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For some, it was a movement for peace. For others, it was a war against the war. In the eyes of certain participants, the movement was cultural and social at its core, a matter of changing society. Still others defined their protests as political and sought out the economic root causes of the war. What many would agree upon was that it was a time when a remarkable generation came of age and a great nation was shaken to its very foundations.
The protest movement in opposition to the Vietnam War was a complex amalgam of political, social, economic, and cultural motivations, factors, and events. Against the Vietnam War brings together the different facets of that movement and its various shades of opinion. Here the participants themselves offer statements and reflections on their activism, the era, and the consequences of a war that spanned three decades and changed the United States of America. The keynote is on individual experience in a time when almost every event had national and international significance.
A foreword by Staughton Lynd considers the events of the Vietnam War in the context of the present war in Iraq.
Foreword: Vietnam and Iraq
Part I: Beginnings
Chapter 1: The Need to Remember
Chapter 2: The Impossible Victory:Vietnam
Part II: The War at Home
Chapter 3: From Ha Ha McNamara
Chapter 4: My Vietnam
Chapter 5: Burning Illusions:The Napalm Campaign
Chapter 6: The Responsibility of Intellectuals
Chapter 7: Declaration of Independence from the War in Vietnam
Chapter 8: Why I Joined the Resistance
Chapter 9: A Time to Say No
Chapter 10: Poems
Chapter 11: Chicago 1968: Street-Fighten' Man
Chapter 12: From the Suburbs to Saigon
Chapter 13: Vietnam Comes to Lexington: Memorial Day 1971
Part III: Soldiers against the War
Chapter 14: What Did You Do In the Class War, Daddy?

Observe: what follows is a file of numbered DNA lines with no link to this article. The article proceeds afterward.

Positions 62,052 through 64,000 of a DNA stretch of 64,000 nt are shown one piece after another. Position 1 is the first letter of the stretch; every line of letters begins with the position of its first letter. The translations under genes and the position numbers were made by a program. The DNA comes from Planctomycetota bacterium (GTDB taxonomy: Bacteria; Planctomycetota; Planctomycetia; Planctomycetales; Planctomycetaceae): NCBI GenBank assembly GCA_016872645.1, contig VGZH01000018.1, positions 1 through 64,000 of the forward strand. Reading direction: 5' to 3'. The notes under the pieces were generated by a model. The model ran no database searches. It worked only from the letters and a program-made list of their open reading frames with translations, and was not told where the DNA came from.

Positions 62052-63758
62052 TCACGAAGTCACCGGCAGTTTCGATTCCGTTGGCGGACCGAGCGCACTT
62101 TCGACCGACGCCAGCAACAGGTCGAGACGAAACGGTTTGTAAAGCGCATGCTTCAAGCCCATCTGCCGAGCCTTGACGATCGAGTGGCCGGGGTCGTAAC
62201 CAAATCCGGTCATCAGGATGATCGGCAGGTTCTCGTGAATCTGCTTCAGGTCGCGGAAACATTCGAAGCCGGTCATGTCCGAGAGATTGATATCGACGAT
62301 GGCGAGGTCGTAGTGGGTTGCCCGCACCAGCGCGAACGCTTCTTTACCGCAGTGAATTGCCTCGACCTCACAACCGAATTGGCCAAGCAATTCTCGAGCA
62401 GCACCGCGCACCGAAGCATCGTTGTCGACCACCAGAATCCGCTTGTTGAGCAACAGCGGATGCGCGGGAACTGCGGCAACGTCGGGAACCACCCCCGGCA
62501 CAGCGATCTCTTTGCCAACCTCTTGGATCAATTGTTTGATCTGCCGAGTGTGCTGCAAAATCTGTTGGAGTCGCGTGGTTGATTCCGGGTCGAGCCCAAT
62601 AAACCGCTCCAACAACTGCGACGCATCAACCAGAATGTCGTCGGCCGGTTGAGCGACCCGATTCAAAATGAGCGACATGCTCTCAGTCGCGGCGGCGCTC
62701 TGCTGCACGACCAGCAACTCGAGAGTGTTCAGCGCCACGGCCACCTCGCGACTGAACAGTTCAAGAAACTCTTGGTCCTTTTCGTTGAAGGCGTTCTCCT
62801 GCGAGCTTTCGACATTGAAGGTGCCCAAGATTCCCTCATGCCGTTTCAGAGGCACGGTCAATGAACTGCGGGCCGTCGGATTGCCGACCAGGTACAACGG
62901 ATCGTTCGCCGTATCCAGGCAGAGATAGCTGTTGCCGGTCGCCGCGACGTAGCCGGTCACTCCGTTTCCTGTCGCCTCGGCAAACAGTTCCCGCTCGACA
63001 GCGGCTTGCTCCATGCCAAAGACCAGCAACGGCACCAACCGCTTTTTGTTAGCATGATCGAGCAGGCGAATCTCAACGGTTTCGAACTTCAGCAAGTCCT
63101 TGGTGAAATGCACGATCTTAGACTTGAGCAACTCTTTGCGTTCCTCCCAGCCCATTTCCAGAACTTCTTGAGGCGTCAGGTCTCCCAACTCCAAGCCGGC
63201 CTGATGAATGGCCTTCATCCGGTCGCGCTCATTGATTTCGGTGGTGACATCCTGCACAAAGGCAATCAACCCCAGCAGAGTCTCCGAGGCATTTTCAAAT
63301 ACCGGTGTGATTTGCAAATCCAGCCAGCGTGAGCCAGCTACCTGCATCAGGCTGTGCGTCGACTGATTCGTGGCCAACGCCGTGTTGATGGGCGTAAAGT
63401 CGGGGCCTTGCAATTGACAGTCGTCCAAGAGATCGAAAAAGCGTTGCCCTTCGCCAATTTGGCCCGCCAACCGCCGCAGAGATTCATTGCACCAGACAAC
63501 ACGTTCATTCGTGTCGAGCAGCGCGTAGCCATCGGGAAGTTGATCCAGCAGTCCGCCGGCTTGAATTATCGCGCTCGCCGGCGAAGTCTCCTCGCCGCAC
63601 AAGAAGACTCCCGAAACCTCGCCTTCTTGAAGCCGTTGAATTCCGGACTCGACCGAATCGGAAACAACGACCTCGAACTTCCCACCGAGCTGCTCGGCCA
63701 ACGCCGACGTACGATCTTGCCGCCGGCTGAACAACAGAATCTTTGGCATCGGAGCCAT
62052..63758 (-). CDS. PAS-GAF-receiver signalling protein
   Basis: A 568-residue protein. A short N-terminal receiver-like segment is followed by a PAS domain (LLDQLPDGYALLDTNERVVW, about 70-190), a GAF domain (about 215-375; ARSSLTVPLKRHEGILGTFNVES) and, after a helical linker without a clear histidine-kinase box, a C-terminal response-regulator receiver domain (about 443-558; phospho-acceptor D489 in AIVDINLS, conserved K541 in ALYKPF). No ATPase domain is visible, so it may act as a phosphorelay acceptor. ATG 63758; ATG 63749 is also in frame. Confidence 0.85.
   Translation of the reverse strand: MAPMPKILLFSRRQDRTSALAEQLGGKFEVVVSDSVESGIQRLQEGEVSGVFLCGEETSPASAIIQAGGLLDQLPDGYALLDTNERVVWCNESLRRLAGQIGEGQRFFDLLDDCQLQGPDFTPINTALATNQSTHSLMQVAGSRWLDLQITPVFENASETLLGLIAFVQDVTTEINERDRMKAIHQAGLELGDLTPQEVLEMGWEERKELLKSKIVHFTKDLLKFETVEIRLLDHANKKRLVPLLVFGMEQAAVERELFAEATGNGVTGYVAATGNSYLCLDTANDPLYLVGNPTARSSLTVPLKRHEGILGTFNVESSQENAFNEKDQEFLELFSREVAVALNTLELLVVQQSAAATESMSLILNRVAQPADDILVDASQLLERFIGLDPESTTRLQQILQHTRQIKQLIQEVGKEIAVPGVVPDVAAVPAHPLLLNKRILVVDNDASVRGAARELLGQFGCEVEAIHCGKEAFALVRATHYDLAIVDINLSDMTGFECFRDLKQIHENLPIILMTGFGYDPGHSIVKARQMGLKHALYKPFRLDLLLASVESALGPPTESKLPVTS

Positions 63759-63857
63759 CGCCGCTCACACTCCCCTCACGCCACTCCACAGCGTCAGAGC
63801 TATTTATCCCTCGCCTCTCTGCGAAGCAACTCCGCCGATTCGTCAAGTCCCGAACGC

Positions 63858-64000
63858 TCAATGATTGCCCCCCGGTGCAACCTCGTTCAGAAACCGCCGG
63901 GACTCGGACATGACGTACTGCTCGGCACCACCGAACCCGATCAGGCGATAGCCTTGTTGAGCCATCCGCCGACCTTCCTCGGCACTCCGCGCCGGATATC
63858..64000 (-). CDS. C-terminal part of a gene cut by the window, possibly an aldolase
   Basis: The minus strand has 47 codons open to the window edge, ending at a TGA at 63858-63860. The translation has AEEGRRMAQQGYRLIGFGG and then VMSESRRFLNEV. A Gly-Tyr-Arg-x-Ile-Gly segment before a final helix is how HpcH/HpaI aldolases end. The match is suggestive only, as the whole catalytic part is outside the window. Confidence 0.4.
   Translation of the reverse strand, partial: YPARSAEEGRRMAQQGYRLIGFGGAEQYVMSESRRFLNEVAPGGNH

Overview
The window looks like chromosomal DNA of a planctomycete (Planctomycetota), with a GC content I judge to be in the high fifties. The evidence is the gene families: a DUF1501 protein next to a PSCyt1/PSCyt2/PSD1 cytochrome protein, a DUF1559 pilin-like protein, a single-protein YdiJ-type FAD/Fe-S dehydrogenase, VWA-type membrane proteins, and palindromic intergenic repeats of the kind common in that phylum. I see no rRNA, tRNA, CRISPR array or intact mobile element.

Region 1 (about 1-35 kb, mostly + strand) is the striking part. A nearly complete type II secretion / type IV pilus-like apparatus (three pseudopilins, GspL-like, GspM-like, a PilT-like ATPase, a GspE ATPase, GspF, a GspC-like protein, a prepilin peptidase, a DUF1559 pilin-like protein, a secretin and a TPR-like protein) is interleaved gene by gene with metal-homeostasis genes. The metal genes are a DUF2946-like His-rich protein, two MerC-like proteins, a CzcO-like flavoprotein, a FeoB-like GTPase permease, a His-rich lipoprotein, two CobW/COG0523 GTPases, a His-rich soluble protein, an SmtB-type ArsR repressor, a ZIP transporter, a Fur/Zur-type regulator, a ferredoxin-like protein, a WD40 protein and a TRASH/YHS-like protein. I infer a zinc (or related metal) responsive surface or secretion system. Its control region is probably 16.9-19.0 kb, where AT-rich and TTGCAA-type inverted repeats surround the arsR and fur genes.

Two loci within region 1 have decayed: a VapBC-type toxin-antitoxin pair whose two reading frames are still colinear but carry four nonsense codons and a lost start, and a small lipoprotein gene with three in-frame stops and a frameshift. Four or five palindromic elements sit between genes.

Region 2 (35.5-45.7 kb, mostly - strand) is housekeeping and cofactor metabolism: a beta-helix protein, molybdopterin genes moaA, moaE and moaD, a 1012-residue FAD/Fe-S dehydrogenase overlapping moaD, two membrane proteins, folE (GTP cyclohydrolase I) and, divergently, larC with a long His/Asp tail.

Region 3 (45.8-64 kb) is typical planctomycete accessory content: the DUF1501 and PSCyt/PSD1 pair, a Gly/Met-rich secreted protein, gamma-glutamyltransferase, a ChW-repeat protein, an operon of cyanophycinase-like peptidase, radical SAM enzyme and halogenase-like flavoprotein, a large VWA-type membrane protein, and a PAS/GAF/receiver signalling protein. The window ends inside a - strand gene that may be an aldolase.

Chapter 15: War Memorial: Staying Close to a Buddy Twenty-five Years after His Death
Chapter 16: American War Crimes and Vietnam Veterans
Chapter 17: The War against the War
Part IV: Consequences
Chapter 18: Consequences of the Vietnam War and Government Policies of the Seventies
Chapter 19: Passing It On: The Movement for Teaching the Vietnam War in Schools
Chapter 20: Visiting Vietnam
Chapter 21: Chicago 1996: Despite Corporate Media Silence Many Powerful Protests
Part V: Conclusions
Chapter 22: What I Got Out of the War
Chapter 23: Cherishing Vistas, Embracing Human Beings: Toward Peace and Freedom
Chapter 24: Deja Vu All Over Again
Posted May 11, 2003
In American History, there seems to be an abundance of war information from pro-war advocates, and a shortage of peace and human history. An entire history of humanity has been overlooked. There exists history of people sensitive to people, people connected to all peoples. There exists history of pacifists and artists and musicians and writers and mothers and lovers. There exist people whose interest in justice means being able to be objective, and, as much as one is able, to walk in another man's moccasins. This book offers a variety of views by those intellectuals and humanitarians. Who could argue with the humanity of Martin Luther King, Jr. or Noam Chomsky or Joan Baez. This book contains an extraordinary collection of ideas, thoughts and information regarding what war does to our world, our peoples, and our humanity. These are valid, intelligent views from beautiful, creative, considerate spirits interested in humanity, interested in the avoidance of war. I've found this book incredibly refreshing and a welcome contrast to what's common, agenda-oriented, self-interested, military-focused, and fear-driven. A rare find. Truly a complete work.Was this review helpful? Yes NoThank you for your feedback. Report this reviewThank you, this review has been flagged.